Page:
Shortly after Steve Jobs announced the iPad in 2010, I wrote a column titled, “The iPad is Underwhelming.” Boy, was I temporarily wrong.
For about three years, iPad sales kept climbing into the stratosphere, but sales started to decline in 2014. Apple’s tablets – along with tablets from other companies – have since been on a steady decline.
Back in 2010, I wrote, “The problem with the iPad is that it doesn’t do anything that you can’t already do with a smartphone and a laptop,” which remains largely true.
What I didn’t realize is the people would flock to any easy-to-use and easy-to-carry device with a great screen.
But that was before today’s “phablet” – phones that are big enough to rival small tablets. Now, many people who might have carried a tablet back in the first half of this decade are satisfied with what they can do with an iPhone 7 Plus, a Samsung Galaxy S7, a Google Pixel XL or any of several excellent phones with screens that – while decidedly smaller than the original iPad – are big enough to make tablets a bit less desirable.
I bought one of those early iPads, but it mostly hung out in a drawer. I rarely used it. Then I bought an iPad mini, thinking that the smaller form factor would make me more likely to take it along. It didn’t. That, too, lives pretty much in a drawer along with a couple of Android tablets I picked up over the last few years.
On the other hand, I use my smartphone multiple times every day. Unlike those tablets that are too big for a pocket, my smartphone is always with me. I don’t have to plan to bring it along, nor do I have to put it into my backpack. It just hangs out in my pocket, ready for me whenever I want it.
When I can, I prefer using a computer. At home, I have a Mac mini attached to two large screens. I love all that screen real estate as well as the terabyte of storage on the Mac and the ability to work with a mouse. When I travel, I carry a 3-pound laptop – currently an HP Spectre x360 or a MacBook Air, which I’m happy with because of their decent keyboards and more-than-adequate screens.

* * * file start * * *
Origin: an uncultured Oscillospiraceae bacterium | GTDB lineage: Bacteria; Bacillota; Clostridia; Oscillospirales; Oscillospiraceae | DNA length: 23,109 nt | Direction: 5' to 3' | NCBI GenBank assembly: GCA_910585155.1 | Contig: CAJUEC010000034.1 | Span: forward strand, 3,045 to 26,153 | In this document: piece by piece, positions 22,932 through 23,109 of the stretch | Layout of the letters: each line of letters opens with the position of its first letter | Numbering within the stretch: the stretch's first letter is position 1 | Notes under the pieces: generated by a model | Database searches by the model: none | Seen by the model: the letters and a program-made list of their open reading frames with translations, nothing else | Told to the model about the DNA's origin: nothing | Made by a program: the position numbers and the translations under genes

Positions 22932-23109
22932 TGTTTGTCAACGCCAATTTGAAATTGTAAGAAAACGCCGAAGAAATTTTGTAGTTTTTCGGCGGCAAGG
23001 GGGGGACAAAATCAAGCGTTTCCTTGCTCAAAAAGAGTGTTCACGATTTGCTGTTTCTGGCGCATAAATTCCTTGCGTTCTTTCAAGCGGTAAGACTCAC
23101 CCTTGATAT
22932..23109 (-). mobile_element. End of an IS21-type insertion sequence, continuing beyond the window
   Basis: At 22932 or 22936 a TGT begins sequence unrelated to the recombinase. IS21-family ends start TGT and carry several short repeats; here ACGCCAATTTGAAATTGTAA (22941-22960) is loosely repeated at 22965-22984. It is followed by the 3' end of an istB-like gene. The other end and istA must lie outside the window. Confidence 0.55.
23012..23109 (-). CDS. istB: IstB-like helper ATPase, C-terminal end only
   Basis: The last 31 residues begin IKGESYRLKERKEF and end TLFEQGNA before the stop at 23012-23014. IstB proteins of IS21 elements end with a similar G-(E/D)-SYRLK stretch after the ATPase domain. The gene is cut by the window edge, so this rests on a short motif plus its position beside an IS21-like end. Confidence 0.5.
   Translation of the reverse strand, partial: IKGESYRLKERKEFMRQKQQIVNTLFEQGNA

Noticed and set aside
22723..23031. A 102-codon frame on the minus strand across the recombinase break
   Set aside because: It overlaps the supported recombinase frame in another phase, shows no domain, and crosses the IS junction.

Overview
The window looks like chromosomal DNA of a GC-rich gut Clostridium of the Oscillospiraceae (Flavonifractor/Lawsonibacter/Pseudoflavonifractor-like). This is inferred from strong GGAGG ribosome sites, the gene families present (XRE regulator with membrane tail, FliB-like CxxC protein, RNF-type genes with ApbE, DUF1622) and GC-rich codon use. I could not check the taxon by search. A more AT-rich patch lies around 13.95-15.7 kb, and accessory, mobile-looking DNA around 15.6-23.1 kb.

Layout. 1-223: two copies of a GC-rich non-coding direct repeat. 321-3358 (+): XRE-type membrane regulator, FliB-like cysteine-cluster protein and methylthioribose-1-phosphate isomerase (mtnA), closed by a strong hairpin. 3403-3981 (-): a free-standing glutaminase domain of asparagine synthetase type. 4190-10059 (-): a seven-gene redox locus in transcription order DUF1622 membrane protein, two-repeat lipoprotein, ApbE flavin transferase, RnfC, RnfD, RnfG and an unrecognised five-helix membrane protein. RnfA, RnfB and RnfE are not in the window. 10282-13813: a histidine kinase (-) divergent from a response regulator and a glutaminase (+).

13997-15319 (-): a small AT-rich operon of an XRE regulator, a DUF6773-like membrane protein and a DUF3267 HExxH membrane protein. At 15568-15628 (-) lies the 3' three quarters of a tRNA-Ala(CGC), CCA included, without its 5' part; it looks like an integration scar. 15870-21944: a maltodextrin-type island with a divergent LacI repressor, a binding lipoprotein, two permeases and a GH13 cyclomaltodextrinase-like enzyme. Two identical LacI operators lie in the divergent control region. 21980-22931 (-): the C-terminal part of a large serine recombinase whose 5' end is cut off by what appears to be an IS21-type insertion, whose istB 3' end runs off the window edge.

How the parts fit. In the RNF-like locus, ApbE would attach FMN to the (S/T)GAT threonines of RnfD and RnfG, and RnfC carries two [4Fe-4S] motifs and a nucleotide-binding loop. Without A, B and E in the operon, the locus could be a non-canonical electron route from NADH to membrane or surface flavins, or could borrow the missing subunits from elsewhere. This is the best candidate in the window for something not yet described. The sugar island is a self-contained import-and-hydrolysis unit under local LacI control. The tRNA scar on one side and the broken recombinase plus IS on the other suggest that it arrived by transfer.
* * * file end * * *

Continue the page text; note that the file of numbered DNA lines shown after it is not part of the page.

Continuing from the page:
But, like most people today, I’m often out and about, so if I need to check email, catch up on the news or even read a Kindle book, I’ll reach into my pocket for my ever-present smartphone.
One thing I rarely do with my phone, however, is watch TV shows or movies. For me, it’s not as enjoyable as watching them on a larger screen. So, when I’m in a hotel room and want to watch a movie, I bring out my laptop.
Some airlines let passengers use laptops as well as mobile devices to watch video, which they stream via the plane’s Wi-Fi network without having to make an internet connection.
But free video streaming isn’t available on all flights, and there are times when I’d rather watch something else. On most airlines, the Wi-Fi is much too slow to use services like Netflix. There are even times while on the ground when the internet is either non-existent or too slow for streaming.
Now, relief has arrived. Netflix just made it possible to download TV shows and movies to watch online – so when I am next on a plane, I will be able to access Netflix content.
However, there is a catch. You can only download Netflix’s video programs to iOS or Android mobile devices. You can’t download them to laptops. A less bothersome catch is that not all Netflix programs can be downloaded, but there are plenty to choose from.
So, now that Netflix is allowing people to download video to a mobile device, those tablets taking up space in my drawer don’t seem so underwhelming. I’m still not enamored with them as production devices, but they will let me watch movies and TV shows offline, so I might just bring one along on my next trip.
If you are tempted but don’t have a tablet, there are many to choose from, but Amazon Fire tablets are great values. As far as I can tell, you won’t be able to download Netflix videos on a Fire tablet, but you can download Amazon Prime videos if you’re a Prime member.
Netflix’s decision to let customers download video to their mobile devices is a great first step. Now I’m hoping it will offer this feature for Mac and Windows users, for those of us who prefer to carry a laptop rather than a tablet. Laptops typically have more storage than tablets or phones (essential for large video files), and many have excellent screens and speakers, adding to the user’s viewing pleasure.
It’s all about choice. Companies like Netflix should let users access content on whatever device works best for them, rather than dictating how customers should consume their content.
Published at Thu, 01 Dec 2016 22:38:12 +0000